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Large-scale classical music events will take place in Austria, Italy and Estonia this summer, as programmes are revised and capacities restricted to abide by regulations
By IQ on 10 Jun 2020
A number of classical music festivals are taking place in Europe this summer, as organisers find ways to work with social distancing requirements.
Salzburg Festival, originally scheduled to start on 18 July, will now kick off on 1 August, when audiences of 1,250 will be permitted at outdoor events in Austria, and run to the end of the month. The programme, initially comprising 212 performances, will be scaled down to 90.
Capacity will be also be pared back at 50%, with the 1,500-seat Haus für Mozart capped at 800 and a maximum of around 700 tickets sold for the 1,400-seat Felsenreitschule. The festival had sold 180,000 of its total 230,000 tickets prior to lockdown restrictions, and is now limiting seats to around 70,000.
Only those who already bought tickets can still attend and there will be a limit of two tickets per person. Names of ticketholders will be printed on the tickets to enable contact tracing.
Near to Vienna, the Grafenegg Festival will start on 14 August in the grounds of the 32-acre Grafenegg castle.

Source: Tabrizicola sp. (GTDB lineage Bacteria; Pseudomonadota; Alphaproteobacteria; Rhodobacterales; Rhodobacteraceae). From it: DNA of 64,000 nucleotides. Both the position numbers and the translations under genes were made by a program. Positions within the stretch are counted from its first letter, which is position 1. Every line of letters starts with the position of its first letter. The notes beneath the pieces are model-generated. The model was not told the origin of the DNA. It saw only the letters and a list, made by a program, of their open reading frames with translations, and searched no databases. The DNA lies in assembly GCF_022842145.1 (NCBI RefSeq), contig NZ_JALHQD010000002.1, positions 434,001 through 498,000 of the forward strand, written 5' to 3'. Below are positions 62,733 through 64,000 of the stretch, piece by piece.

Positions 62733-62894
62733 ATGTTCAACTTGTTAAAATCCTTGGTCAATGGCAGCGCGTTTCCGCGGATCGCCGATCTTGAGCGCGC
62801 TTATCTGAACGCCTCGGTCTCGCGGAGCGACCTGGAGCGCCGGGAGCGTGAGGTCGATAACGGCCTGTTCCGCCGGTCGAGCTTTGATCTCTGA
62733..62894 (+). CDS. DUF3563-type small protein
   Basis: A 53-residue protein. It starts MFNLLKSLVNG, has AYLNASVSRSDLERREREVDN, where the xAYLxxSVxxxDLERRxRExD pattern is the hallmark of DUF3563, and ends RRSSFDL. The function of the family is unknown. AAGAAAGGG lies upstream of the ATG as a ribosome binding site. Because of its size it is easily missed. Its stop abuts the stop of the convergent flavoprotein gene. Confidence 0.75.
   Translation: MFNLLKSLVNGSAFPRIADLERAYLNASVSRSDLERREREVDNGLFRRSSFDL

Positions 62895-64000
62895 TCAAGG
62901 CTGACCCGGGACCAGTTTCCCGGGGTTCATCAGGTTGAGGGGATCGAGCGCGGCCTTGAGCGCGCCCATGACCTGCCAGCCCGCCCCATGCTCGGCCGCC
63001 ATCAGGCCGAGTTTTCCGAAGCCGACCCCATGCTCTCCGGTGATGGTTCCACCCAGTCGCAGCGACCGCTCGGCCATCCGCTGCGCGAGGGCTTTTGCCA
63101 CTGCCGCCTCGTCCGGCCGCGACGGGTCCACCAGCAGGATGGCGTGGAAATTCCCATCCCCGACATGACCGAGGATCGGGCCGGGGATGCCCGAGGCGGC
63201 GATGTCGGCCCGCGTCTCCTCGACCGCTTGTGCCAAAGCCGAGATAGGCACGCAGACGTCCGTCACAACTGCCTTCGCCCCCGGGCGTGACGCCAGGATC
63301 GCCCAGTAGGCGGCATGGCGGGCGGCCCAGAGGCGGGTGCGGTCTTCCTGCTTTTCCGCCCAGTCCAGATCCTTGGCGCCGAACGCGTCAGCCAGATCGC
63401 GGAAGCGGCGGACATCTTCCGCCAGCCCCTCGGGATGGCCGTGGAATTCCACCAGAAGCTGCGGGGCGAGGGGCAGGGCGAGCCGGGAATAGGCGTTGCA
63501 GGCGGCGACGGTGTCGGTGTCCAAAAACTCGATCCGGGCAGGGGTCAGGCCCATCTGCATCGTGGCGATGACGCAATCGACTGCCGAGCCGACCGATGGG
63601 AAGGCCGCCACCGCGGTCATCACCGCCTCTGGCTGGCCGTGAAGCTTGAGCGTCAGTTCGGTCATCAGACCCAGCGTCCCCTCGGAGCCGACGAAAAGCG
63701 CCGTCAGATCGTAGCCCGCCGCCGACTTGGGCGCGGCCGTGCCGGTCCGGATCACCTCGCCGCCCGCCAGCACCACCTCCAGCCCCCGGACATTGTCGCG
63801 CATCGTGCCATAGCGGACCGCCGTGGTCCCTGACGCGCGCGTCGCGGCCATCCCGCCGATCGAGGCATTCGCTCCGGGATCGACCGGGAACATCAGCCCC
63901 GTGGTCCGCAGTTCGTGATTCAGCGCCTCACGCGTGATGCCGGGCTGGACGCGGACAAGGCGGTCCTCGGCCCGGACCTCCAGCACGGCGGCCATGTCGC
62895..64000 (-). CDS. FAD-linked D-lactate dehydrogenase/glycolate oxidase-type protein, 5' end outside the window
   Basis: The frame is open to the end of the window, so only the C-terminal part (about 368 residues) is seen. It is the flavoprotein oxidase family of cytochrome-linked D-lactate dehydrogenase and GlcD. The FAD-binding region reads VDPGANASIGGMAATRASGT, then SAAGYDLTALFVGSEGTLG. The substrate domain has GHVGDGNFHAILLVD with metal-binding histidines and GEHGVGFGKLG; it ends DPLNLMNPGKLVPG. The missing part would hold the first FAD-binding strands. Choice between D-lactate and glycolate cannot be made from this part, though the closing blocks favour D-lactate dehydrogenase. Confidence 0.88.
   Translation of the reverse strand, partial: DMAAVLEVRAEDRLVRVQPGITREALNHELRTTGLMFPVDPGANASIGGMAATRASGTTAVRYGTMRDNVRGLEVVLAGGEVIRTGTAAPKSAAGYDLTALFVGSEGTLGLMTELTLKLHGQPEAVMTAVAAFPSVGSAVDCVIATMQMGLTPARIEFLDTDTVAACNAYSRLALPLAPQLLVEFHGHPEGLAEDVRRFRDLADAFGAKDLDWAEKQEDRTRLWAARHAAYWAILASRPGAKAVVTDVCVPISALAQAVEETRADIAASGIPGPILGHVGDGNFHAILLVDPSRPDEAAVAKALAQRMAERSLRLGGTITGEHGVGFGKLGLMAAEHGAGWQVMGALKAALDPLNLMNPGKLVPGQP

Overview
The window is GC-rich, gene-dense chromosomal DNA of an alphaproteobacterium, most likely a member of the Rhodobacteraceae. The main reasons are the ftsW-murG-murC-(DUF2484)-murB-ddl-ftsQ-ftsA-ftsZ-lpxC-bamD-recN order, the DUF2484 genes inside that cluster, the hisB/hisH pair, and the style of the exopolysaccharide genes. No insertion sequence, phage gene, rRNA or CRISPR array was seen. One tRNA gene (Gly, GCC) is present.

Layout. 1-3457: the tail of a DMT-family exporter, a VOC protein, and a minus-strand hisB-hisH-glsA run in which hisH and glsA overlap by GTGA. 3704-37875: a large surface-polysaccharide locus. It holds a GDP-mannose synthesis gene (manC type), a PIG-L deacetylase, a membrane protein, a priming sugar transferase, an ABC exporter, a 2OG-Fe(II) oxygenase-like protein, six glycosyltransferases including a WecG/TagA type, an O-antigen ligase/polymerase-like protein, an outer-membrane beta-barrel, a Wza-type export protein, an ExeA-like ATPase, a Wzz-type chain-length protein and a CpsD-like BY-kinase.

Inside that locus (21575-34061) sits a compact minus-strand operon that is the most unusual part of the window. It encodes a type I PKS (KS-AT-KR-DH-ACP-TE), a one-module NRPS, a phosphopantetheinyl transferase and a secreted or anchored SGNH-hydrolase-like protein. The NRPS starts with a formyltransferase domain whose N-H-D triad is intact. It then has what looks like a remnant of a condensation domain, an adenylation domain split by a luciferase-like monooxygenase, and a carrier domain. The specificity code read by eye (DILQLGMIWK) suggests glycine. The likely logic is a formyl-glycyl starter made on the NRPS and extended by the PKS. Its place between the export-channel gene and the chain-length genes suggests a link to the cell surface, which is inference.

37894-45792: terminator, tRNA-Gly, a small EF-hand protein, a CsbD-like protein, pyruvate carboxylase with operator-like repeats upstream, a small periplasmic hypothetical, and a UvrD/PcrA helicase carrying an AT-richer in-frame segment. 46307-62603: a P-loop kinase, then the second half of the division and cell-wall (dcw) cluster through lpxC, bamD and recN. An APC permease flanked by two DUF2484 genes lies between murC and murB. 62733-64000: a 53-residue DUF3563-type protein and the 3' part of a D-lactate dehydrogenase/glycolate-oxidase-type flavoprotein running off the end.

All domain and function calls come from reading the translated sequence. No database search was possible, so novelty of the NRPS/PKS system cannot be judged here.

A number of classical music festivals are taking place in Europe this summer, as organisers find ways to work with social distancing requirements
Organisers of the event released an updated programme on 3 June, consisting of predominantly domestic acts. Tickets are limited to two per person, per event and all attendees will be required to wear masks when not seated and keep “sufficient distance” from other guests.
In neighbouring Italy, where live shows are returning next week, large classical music event the Ravenna Festival is taking place from 21 June to 30 July in the towns of Cervia and Lugo, with the main stage at the open-air Brancaleone fortress in Ravenna itself.
Tickets, which go on sale on 11 June, will be limited to two per person. Capacity will be set at 300 for the events in the fortress and at a specially erected arena in Cervia, with the Pavaglione in Lugo holding up to 500 people. Much of the programme will also be streamed live online.
Those who purchased tickets before the suspension of sales and the announcement of the new program can obtain a refund by voucher, as per Italian legislation.
In Estonia, where open-air shows of up to 1,000 spectators and indoor concerts of 500 can take place next month, Pärnu Music Festival is taking place from 16 to 23 July for audiences of 300. More details on the programme and running of the event will become available later this week.
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